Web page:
The Oregon Employment Department has hired someone to lead its program for paid family leave in the aftermath of some staff departures, including its acting director, and a complaint alleging discrimination within the team building the program.
Karen Humelbaugh will start her new job Monday, Nov. 1. She has been director of the Office of Workforce Investments in the Oregon Higher Education Coordinating Commission. Counting her time in the job at a predecessor agency — community colleges and workforce development were folded into the commission when it was created in 2013 — she has led state workforce efforts since January 1998.
Acting Director David Gerstenfeld said Humelbaugh has already met with division employees and representatives of interest groups involved in the program. Gerstenfeld himself led that division from fall 2019, after the Oregon Legislature created the program, until he was thrust into his current job in May 2020 after Gov. Kate Brown fired the previous agency director.
"She is hearing what their concerns are, what they want out of her as the new director and changes they want to see in the workplace culture, and their hopes for the program," Gerstenfeld told reporters on a conference call Wednesday, Oct. 27.
"Karen is the ideal person to provide stable, consistent leadership for this vital program. I chose Karen for her proven track record managing many strategic initiatives and unraveling complex governance issues at all levels. She is dedicated to putting the customer first and ensuring equity in access to services for all people in Oregon."
He said among Humelbaugh's first tasks are to recruit and hire other staff, including a deputy director.
Humelbaugh said in a statement released by the Employment Department:
"I've spent my entire career working with industry and worker advocates to work toward prosperity for all Oregonians. Paid leave is a critical safety net that creates an equal playing field for all working families while creating stability for businesses in their workforce."
Humelbaugh will succeed Gerhard Taeubel, who had been acting director and had come from the Oregon Bureau of Labor and Industries, where in 18 years he rose to become director of its wage and hour division.
Gerstenfeld said Taeubel told him in August he would leave the position, but that Taeubel's departure was not primarily related to the pending investigation of a complaint alleging discrimination. A lawyer from the Portland firm Barran Liebman, not someone from state government, is assigned to look into it.
Complaint under investigation
Gerstenfeld has declined to describe the nature of the complaint or whether any employees have departed or been disciplined as a result. He said Wednesday he had no timetable for when the investigation would be concluded.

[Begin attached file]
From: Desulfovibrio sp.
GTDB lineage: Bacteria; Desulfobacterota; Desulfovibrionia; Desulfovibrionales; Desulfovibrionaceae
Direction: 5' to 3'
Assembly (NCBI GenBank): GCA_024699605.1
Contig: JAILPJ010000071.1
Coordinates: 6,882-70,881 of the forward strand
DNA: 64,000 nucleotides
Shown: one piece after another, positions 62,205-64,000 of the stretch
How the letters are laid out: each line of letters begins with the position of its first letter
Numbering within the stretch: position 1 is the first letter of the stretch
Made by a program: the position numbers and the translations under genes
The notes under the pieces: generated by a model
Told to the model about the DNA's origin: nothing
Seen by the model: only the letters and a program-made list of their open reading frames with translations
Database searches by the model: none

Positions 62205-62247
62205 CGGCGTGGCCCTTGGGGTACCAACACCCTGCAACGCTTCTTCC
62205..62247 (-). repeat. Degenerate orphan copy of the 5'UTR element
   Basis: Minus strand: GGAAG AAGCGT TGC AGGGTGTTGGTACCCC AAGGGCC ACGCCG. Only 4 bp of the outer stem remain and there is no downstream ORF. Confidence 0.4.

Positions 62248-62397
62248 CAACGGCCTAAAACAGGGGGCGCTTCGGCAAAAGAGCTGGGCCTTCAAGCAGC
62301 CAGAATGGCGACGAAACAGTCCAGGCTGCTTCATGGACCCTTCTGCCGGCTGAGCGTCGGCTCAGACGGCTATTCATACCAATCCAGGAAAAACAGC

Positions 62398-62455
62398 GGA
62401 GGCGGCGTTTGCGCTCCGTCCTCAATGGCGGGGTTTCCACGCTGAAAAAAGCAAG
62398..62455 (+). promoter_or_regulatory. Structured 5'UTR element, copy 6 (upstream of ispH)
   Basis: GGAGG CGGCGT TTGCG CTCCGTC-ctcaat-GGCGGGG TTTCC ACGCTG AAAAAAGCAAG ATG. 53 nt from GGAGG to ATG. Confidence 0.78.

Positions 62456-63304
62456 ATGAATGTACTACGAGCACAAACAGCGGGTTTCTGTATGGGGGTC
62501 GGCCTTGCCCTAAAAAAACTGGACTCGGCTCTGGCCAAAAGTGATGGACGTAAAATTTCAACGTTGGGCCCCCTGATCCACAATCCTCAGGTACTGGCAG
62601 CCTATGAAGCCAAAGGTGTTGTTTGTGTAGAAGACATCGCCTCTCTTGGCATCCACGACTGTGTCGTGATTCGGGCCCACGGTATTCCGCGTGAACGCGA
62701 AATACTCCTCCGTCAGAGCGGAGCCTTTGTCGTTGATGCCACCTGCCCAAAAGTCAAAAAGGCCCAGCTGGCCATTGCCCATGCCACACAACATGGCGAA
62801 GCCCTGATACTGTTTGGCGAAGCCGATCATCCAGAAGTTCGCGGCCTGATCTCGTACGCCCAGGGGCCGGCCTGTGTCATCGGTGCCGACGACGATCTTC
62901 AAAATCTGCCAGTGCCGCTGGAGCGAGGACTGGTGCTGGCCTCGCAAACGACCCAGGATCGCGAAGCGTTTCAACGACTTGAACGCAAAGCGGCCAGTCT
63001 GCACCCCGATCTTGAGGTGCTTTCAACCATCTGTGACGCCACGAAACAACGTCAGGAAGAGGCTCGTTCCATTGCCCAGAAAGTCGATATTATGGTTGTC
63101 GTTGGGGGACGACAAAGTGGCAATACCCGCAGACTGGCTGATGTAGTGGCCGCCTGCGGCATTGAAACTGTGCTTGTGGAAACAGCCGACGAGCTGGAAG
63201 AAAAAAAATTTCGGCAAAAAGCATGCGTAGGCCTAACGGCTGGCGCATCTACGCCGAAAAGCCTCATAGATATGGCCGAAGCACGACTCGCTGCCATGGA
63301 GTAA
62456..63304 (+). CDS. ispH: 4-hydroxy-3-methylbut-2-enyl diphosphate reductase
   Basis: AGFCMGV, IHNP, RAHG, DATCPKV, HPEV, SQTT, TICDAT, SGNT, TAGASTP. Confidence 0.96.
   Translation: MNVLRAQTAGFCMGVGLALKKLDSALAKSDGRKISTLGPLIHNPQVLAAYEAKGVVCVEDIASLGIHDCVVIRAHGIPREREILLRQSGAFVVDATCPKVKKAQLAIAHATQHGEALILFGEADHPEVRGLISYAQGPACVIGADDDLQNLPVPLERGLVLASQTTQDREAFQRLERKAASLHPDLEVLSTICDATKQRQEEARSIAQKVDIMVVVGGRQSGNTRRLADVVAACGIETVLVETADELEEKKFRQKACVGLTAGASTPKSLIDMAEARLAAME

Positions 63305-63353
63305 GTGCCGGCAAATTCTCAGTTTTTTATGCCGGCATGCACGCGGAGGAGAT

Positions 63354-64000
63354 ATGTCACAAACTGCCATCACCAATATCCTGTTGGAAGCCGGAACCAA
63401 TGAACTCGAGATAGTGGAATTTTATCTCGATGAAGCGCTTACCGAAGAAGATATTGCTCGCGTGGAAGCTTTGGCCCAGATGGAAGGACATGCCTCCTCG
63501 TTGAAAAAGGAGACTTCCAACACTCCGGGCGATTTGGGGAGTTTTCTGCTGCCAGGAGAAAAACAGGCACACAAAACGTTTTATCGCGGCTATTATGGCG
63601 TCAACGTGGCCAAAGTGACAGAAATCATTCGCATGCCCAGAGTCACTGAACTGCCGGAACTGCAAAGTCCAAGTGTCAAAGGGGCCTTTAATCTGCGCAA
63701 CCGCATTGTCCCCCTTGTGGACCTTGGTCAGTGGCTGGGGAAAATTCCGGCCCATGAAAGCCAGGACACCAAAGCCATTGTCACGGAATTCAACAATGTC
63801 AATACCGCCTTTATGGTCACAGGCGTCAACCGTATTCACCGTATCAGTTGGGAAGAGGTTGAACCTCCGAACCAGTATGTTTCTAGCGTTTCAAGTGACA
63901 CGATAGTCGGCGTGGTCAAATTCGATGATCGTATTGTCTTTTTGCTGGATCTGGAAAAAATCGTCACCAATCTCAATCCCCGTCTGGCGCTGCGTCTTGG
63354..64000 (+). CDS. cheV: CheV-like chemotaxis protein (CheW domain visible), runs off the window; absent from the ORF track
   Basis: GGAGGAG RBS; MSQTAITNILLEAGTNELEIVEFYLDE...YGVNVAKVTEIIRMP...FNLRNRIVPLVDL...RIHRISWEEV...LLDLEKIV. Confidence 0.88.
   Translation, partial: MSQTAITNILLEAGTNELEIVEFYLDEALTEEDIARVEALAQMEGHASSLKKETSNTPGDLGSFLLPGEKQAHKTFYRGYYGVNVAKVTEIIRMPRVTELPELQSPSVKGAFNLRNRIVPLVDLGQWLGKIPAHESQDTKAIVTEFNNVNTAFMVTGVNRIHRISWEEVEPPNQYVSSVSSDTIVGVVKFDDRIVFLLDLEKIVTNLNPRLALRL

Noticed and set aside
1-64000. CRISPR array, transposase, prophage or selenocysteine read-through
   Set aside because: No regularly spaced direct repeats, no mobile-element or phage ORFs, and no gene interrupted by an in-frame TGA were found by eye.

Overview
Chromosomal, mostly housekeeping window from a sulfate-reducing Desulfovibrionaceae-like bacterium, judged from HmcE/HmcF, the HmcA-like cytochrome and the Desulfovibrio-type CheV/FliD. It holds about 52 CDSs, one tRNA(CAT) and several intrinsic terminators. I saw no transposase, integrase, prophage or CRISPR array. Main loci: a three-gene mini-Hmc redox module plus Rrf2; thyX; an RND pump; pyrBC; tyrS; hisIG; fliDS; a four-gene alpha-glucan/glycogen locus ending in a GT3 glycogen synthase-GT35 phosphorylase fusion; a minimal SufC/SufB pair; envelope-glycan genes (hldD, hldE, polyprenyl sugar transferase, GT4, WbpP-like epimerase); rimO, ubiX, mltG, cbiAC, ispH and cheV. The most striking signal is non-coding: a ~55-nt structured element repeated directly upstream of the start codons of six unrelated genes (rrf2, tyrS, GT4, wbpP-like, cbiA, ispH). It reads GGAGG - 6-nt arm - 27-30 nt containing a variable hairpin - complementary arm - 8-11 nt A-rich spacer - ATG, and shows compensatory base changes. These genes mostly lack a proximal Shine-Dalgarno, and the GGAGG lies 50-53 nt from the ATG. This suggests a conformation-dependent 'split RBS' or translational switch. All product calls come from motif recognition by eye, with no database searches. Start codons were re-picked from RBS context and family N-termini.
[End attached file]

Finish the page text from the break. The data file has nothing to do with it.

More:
"We are taking action quickly to make sure everybody knows that equity and inclusion — and treating everybody with respect and honoring all different perspectives — are absolutely essential for us for the workplace and the services we provide," he said.
The 2021 Legislature put off deadlines for paid family and medical leave, which would make Oregon the ninth state (plus Washington, D.C.) to institute it by 2024. Payroll contributions from employees (60%) and employers (40%) would start Jan. 1, 2023, and benefit payments would start Sept. 3, 2023.
Oregon's program envisions a maximum of $1,250 per week for up to 12 weeks for workers who earn at least $1,000 the previous calendar year. It is more generous than a federal program that President Joe Biden proposed as part of his Build Back Better agenda, which called for a maximum of $4,000 per month. Biden said Thursday, Oct. 28, that the latest version omits it, given that all the Build Back Better programs are likely to be capped at $1.85 trillion over 10 years, rather than the initial $3.5 trillion target.
A coalition of business groups, under Paid Leave for the United States (PL+US), has urged Congress to include a federal program as part of Biden's agenda. They said such a program would be of particular benefit to women, who have disproportionately left jobs during the coronavirus pandemic to tend to family needs.
Their full statement on Wednesday, Oct. 27:
"As businesses owners, operators and leaders from across the United States, from a range of industries, and from businesses large and small, we urge Congress to meet the moment by passing a comprehensive federal paid family and medical leave policy that provides long-term health benefits and economic security to all American families and contributes to the vitality and sustainability of our businesses.
"We need a policy that is inclusive and that protects all workers equally, regardless of what kind of work they do, where they live, or whom they love. An equitable and comprehensive paid family and medical leave program must include time to welcome a newly arrived child, time to care for a seriously ill family member, and time to care for one's own serious illness.
"With an equal paid leave policy in place, we can help stem the historic tide of women leaving the workforce and ensure that low-wage earners and people of color have the time they need to care for themselves and their families. Access to paid leave also leads to better retention, personal health and improved morale, which contributes to greater stability and viability for our businesses, ultimately helping our bottom line. In short, paid leave is good for business."
NOTE: Updates story to reflect Biden announcement that latest version of his Build Back Better agenda omits funding for federal program for paid family and medical leave.
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